Travel pictures: Five most remote islands to inspire your next bucket list holiday

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For those who live to travel, the coronavirus pandemic has been an unwelcome interruption to years of dreamy holiday plans. But fear not, as now is actually the perfect time to get those travel plans back on track and plan the most incredible journey of a lifetime. And if you’re looking for some bucket list inspiration then look no further, has rounded up five of the most remote yet stunning islands from around the world for you to plan your holidays around.

1. Flores Island, Azores, Portugal

The island’s name comes from the fact it is home to thousands of flowers, most notably the goldenrod.

Flores Island is one of nine in the Azores and has a high abundance of water that can be seen in the form of waterfalls, lakes, streams and wells.

This is the perfect destination for keen travel photographers who will spend hours snapping the island’s perfect, natural beauty.

The island is incredibly small which means you can cover the entirety of the island in a day.

2. Mo’orea, French Polynesia

Located in part of French Polynesia’s Society Islands archipelago, this destination is known for its volcanic mountains and sandy beaches.

The island is striking, with stunning scenery and true natural beauty.

Some of the most spectacular sights on the island include the beautiful Ōpūnohu Bay and the settlements around Cook’s Bay.

The island is perfect for anyone that loves being outdoors with plenty of hiking trails on offer in the rainforest.

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3. Shetland Islands, Scotland, UK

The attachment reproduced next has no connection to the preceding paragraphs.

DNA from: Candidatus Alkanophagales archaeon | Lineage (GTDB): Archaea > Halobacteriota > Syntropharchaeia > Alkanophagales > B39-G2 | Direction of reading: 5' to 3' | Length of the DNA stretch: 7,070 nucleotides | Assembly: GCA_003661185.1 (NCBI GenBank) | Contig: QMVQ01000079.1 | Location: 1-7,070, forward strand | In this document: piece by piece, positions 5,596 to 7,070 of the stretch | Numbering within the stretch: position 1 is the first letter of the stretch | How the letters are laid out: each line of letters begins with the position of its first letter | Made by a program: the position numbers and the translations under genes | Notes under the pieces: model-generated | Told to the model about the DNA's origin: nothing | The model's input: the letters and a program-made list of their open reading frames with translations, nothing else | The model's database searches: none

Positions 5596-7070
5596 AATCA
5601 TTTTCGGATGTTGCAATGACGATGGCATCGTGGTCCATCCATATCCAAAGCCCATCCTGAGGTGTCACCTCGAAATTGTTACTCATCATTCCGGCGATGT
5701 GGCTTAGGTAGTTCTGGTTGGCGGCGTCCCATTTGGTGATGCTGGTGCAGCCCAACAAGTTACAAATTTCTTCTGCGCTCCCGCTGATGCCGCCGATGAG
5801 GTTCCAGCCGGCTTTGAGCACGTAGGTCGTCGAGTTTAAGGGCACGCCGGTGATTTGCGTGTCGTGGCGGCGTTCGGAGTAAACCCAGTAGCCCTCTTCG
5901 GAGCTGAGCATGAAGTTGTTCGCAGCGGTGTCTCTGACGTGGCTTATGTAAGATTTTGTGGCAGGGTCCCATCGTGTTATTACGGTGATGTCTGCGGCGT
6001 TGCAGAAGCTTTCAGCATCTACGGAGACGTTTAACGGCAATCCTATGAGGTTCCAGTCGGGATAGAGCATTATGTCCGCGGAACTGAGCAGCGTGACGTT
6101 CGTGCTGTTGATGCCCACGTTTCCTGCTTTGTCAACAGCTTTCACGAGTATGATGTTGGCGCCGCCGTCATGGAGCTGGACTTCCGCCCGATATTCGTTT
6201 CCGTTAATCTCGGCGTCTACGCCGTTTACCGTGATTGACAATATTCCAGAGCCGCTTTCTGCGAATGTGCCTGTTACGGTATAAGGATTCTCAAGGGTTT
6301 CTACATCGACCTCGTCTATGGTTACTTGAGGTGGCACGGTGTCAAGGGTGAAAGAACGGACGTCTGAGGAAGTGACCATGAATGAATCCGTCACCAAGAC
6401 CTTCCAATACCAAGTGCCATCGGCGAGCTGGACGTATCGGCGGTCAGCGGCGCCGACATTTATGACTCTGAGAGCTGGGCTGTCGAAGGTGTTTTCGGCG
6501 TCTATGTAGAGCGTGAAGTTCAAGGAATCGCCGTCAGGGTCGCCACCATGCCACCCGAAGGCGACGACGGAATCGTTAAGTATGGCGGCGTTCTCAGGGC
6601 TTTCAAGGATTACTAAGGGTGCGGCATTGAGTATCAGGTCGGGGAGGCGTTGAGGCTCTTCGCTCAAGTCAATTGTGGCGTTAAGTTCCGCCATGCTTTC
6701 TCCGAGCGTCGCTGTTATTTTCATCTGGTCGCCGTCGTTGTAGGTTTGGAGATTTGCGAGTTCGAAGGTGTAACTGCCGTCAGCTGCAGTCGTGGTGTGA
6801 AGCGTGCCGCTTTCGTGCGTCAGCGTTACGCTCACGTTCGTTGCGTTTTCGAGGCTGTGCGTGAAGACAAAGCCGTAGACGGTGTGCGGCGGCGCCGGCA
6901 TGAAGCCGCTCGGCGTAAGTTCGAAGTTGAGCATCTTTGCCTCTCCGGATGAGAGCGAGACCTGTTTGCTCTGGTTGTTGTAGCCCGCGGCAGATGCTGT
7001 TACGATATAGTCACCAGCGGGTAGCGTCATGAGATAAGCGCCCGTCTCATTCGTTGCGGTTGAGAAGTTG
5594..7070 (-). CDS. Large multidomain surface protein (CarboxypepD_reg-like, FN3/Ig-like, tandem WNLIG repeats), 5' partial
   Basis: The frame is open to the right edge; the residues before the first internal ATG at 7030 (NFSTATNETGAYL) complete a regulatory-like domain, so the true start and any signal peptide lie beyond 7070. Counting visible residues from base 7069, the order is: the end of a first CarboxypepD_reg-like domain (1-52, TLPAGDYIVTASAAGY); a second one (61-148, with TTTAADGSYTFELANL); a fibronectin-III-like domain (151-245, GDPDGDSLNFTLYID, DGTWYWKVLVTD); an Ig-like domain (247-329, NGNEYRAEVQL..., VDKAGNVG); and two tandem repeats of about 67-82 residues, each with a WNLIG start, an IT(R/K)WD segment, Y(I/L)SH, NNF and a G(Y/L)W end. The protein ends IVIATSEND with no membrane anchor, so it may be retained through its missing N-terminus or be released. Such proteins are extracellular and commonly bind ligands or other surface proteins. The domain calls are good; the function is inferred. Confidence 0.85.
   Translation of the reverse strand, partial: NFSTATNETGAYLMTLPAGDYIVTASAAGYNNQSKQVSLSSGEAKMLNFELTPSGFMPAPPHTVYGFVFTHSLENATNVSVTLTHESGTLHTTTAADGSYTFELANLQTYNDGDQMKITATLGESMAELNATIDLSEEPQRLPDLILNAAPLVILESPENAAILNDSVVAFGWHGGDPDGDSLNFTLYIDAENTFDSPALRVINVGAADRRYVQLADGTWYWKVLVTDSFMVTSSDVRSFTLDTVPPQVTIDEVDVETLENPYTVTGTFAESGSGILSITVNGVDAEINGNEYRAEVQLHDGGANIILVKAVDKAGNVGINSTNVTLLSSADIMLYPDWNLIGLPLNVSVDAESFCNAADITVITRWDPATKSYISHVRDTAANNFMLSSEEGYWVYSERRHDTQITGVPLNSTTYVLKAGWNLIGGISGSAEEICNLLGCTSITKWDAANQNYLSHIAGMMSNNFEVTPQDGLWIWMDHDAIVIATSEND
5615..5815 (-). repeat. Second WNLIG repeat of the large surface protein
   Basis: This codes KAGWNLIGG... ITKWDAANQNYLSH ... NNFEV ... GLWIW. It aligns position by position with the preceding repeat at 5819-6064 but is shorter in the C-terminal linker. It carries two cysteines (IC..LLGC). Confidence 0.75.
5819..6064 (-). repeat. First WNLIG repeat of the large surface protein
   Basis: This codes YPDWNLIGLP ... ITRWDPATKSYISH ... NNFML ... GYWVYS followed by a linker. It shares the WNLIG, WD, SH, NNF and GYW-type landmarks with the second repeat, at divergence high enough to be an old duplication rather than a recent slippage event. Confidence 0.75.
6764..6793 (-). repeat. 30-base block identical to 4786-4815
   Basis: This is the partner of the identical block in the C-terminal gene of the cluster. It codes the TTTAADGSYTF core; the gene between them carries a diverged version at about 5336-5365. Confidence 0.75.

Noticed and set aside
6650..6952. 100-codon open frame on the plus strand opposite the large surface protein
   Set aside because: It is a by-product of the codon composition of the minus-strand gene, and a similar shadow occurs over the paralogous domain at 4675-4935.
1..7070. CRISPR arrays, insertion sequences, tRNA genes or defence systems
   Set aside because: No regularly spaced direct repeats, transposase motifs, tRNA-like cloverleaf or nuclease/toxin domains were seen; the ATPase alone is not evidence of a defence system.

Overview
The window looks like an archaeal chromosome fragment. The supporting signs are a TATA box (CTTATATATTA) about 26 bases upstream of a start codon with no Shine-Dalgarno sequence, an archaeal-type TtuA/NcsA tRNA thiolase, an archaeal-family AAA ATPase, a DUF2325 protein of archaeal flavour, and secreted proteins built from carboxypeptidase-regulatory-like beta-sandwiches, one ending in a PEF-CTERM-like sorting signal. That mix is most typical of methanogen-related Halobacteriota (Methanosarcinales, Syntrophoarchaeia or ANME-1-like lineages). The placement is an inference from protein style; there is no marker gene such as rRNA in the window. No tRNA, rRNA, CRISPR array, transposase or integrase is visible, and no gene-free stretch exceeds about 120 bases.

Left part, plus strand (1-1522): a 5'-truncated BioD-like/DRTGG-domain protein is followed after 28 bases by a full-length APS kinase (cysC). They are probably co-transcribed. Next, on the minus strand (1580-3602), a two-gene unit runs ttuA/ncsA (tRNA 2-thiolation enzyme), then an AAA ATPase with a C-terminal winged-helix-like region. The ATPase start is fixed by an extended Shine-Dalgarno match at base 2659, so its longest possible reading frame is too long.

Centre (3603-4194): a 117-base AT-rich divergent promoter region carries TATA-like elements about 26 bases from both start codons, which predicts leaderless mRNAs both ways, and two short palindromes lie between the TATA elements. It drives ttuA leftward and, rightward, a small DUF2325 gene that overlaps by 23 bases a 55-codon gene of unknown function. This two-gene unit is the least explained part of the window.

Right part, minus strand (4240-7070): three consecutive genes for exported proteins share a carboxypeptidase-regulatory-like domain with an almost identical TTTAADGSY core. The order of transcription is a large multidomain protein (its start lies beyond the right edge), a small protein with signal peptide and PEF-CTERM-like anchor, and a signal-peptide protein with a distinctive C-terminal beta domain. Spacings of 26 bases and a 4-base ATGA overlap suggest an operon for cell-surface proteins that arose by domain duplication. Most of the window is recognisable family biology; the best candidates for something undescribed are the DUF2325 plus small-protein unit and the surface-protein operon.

This destination may be slightly closer to home but it definitely should not be snubbed just because it’s in the UK.

The Shetland Islands are a subarctic archipelago in the Northern Isles of Scotland which are home to a plethora of wildlife.

The islands are popular with outdoorsy types who love the destination’s cycling and walking trails.

Unlike the previous destinations, the Shetland Islands can be cold and are best visited in the spring or summer months.

4. Molokai, Hawaii

Molkai is a stereotypical beach paradise that is as far away as one can get from the touristy beaches of Benidorm.

The island is one of Hawaii’s lesser known destinations where travellers can expect peace and quiet.

Molokai is just 38 miles long and ten miles across at its widest point so can be explored within a day.

The island is also home to the highest sea cliffs in the world and the longest continuous fringing reef.

5. Aoshima Island, Japan

If you’re looking for something a bit more quirky and less beach then Aoshima is for you.

The island is one of around a dozen “cat islands” around Japan where there are more cats than people.

Aohsima is home to more than a hundred felines who can be seen walking the island, sleeping in abandoned houses or prowling along the seafront.

The cats can often be seen lining walls and eyeing up tourists’ food.

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